The Rijksmuseum offers the following description of this print:

“Seven priests blow their trumpets as they walk in front of the ark of the covenant. The walls of the city of Jericho fall and the people storm the city. At the bottom in the margin a reference to the Bible text in Latin” (http://hdl.handle.net/10934/RM0001.COLLECT.157015).

Condition: a richly inked and well-printed, near faultless impression with a small margin around the platemark laid onto a sheet of archival (millennium quality) washi paper. Beyond a few marks in the margin, the sheet is in a very good condition for its considerable age with no tears, holes, folds, significant stains or foxing.

I am selling this magnificent engraving, showing a dramatic scene of priests blowing shofars at the front of a procession followed by two priests carrying the Ark of the Covenant with soldiers behind them, while in the distance the walls of Jericho tumble and burn, for AU$288 (currently US$222.26/EUR182.27/GBP156.64 at the time of posting this listing), including postage and handling to anywhere in the world (but not, of course, any import duties/taxes imposed by some countries).

If you are interested in purchasing this Renaissance period engraving of superb quality—note that the British Museum does not hold a copy of this rare print—please contact me (oz_jim@printsandprinciples.com) and I will send you a PayPal invoice to make the payment easy.

This print has been sold











Saturday, 29 May 2021

Johann Christoph Böcklin’s engraving “Degustat Amara”, 1708, after Johann Andreas Thelott

Johann Christoph Böcklin (1657–1709)

“Degustat Amara” (Bitter Taste), 1708, plate 22 from the series of 26 emblem prints after the design by Johann Andreas Thelott (1654–1734), published in Augsburg in 1708 by Johann Christoph Kolb (1680-1743) and Andreas Maschenbauer (fl.early 1700s) in “Cor laetificans castrum doloris Christo redemtoris, oder, Hertz-erquickende Trauer-Bühne dem Erlöser menschlichen Beschlechtes Christo Jesu” (Gladdening the heart of the castle of pain Christ the redeemer), bound in the publication between pages 22 and 23 (see: https://books.google.com.au/books?id=06VjHlJmOWYC&printsec=frontcover#v=onepage&q&f=false).

Harvard Library (HOLLIS) offers a description of this publication:

http://id.lib.harvard.edu/alma/990042846950203941/catalog

Engraving on laid paper (with watermark).

Size: (sheet) 22 x 15 cm; (plate) 19.7 x 13 cm; (image borderline) 19 x 12.5 cm.

Inscribed on the plate: (above banderole) “Der Sterb/ Trancf Christi./ Matth. 27. [vers.] 46/ et 48” (Death of Christ. Matth 27 vers. 46 and 48); (on banderole) “DEGUSTAT AMARA” (Bitter taste); (below sill) “Da fich mein Haupt zur/ Ruhe sencft/ Berd ich mit saurem Strom/ getrancttt.” (Then my head fell to rest, I was soaked in acidic electricity.); I am unable to decipher the text on the face of the lower step except from this interesting verse: “When the sun communicates its splendour over the earth during the day must take is evening rest in the fallen sea.”; (lower right corner) “22”.

Note: there may be mistakes in my reading of the Frakture font and I have used Google for English translation of the German text.

Condition: a richly inked and well-printed impression—possibly a lifetime impression as there are no signs of wear to the printing plate. The sheet is in near pristine condition with no tears, holes, folds, abrasions, stains, foxing or signs of handling.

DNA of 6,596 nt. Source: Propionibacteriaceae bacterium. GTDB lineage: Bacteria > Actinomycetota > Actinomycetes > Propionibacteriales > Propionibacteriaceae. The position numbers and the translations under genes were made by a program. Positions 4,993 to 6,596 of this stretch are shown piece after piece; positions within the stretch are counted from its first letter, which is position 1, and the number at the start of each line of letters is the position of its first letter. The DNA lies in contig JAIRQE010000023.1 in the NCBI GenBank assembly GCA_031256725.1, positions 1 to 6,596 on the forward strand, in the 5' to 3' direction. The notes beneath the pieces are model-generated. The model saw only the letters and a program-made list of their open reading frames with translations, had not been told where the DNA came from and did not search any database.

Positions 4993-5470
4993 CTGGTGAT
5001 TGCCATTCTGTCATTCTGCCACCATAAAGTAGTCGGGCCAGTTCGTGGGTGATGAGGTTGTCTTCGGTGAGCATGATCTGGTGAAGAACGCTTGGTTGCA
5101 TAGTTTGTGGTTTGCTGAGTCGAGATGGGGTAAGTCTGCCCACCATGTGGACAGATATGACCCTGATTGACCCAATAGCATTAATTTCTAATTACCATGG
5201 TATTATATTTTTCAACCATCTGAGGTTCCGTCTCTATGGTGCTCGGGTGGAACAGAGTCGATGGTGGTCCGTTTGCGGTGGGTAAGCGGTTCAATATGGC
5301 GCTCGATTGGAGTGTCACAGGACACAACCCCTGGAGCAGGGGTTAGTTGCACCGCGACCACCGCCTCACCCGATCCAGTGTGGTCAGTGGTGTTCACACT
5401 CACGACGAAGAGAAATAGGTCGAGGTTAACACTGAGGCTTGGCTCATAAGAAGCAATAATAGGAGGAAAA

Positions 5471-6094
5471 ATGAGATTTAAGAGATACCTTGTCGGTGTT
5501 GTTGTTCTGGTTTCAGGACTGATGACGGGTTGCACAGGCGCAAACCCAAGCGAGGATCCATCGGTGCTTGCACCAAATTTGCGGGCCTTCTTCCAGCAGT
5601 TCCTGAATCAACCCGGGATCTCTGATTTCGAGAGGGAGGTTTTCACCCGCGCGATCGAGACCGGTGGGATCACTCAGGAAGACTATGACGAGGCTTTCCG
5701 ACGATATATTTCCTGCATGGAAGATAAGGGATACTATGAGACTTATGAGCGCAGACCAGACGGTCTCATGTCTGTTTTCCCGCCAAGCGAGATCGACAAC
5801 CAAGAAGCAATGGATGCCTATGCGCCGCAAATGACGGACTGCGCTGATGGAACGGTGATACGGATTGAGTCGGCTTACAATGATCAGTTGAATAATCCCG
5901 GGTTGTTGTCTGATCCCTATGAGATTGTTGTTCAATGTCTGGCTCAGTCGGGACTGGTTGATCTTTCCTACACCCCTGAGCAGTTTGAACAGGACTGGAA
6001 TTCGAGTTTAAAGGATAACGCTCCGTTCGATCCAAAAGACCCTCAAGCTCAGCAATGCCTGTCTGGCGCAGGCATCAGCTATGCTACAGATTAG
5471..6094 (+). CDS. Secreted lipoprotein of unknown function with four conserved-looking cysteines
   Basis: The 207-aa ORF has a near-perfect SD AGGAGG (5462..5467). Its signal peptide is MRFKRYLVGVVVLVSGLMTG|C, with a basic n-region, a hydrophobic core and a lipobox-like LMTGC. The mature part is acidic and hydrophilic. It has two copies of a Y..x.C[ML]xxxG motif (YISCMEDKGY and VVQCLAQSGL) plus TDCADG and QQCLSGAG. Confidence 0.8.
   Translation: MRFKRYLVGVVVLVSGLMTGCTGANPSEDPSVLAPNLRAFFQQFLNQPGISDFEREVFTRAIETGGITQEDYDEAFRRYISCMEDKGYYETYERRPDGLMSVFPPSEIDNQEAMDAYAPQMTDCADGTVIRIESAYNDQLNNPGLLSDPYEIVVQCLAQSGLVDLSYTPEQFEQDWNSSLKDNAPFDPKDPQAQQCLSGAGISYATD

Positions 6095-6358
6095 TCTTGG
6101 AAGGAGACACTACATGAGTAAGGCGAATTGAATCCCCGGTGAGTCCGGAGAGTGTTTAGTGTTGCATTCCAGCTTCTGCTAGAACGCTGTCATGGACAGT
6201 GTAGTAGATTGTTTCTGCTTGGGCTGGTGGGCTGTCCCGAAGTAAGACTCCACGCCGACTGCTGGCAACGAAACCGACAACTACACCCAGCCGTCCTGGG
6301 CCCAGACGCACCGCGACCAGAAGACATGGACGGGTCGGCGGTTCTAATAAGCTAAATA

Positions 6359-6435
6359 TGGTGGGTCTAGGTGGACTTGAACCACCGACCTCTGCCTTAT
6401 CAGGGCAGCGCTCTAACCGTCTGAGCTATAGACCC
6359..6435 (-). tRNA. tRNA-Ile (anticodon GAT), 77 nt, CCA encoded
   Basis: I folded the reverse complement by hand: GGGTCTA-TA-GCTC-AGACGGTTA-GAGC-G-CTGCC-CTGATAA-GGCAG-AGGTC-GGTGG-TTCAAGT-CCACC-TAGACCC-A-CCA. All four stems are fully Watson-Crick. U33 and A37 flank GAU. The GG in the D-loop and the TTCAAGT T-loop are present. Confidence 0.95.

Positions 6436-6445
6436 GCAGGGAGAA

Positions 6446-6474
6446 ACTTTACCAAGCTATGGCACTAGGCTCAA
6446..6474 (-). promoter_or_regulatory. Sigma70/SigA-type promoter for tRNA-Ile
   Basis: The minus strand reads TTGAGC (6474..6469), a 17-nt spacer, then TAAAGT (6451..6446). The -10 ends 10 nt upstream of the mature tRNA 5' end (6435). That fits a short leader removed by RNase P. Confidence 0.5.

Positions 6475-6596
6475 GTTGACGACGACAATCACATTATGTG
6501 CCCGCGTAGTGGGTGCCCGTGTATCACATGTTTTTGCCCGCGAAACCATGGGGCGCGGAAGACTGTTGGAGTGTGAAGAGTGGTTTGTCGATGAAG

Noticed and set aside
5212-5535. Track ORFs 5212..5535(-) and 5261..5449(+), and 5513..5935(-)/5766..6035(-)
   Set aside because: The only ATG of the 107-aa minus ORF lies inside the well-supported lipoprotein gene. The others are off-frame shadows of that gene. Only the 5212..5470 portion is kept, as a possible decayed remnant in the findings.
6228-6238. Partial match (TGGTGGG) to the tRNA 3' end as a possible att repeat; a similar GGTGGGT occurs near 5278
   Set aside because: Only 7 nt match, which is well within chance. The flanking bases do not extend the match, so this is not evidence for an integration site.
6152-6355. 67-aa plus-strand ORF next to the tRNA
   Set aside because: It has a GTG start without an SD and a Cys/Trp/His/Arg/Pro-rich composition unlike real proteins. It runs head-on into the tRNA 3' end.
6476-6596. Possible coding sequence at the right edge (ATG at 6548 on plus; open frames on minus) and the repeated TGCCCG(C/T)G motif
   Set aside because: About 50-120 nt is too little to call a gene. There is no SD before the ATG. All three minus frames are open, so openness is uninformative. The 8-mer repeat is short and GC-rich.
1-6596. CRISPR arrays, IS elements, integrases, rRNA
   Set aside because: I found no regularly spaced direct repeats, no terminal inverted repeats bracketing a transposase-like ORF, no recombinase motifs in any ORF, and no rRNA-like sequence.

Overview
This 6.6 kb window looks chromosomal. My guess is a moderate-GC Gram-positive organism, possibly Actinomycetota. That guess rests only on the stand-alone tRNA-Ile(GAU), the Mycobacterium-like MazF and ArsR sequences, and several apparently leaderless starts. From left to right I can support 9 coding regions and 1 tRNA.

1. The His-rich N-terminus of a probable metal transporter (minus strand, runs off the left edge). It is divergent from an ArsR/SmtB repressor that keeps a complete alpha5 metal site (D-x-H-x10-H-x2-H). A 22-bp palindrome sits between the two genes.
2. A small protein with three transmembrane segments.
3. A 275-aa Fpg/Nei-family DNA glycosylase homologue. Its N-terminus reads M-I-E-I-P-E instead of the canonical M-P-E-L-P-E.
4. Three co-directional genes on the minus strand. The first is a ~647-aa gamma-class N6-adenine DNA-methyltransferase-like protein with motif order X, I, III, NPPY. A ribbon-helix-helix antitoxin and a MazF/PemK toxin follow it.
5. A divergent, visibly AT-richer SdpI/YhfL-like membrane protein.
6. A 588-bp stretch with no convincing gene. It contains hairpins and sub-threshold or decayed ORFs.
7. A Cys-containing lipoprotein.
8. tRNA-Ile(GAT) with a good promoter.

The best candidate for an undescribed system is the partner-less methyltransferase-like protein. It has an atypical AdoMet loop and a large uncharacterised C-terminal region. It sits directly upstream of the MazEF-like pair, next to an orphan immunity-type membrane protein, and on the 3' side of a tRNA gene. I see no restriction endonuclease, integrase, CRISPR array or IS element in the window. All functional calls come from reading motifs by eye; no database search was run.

I am selling this small but graphically arresting emblem engraving that is rarely seen on the art market, for AU$328 (currently US$253.13/EUR207.59/GBP178.39 at the time of posting this listing) including postage and handling to anywhere in the world (but not, of course, any import duties/taxes imposed by some countries).

If you are interested in purchasing this intriguingly wonderful example of Baroque period symbolism about the inescapable truth of memento mori—“remember that you [have to] die”—please contact me (oz_jim@printsandprinciples.com) and I will send you a PayPal invoice to make the payment easy.

This print has been sold 











Friday, 28 May 2021

Daniel Charles Marie Mordant’s engraving, “L'Espérance”, 1897, after George Frederic Watts

Daniel Charles Marie Mordant (1854–1914)

“L'Espérance” (aka “The Audacity of Hope”), 1897, after George Frederic Watts’ (1817–1904) painting, “Hope”, 1886, in the Tate Gallery (see https://www.tate.org.uk/art/artists/george-frederic-watts-586).  

A proof-state impression on vellum before lettering for publication as an original engraved illustration printed by Louis Fort (fl. 1905) bound between pages 132 and 133 in the periodical, “Revue de l'Art ancien et modern”, vol. 4, 1897, (see https://archive.org/details/larevuedelartanc04pariuoft/page/141/mode/2up).

Engraving printed in a warm black ink on vellum before lettering with publication details.

Size: (sheet) 31 x 23.7 cm; (plate) 22 x 16.8 cm; (image borderline) 17.5 x 13.8 cm.

Condition: a superb artist’s proof impression on the finest vellum in pristine condition with no tears, holes, folds, abrasions, stains, foxing or signs of handling.

I am selling this extraordinarily rare and beautiful engraving executed in the most delicate of strokes after Watts’ famous allegorical painting showing the personification of hope as a blind young woman seated on a mist shrouded globe as she lightly strums on the last unbroken string of her lyre, for AU$312 (currently US$241.19/EUR197.70/GBP169.92 at the time of posting this listing) including postage and handling to anywhere in the world (but not, of course, any import duties/taxes imposed by some countries).

If you are interested in purchasing this museum-quality engraving, please contact me (oz_jim@printsandprinciples.com) and I will send you a PayPal invoice to make the payment easy.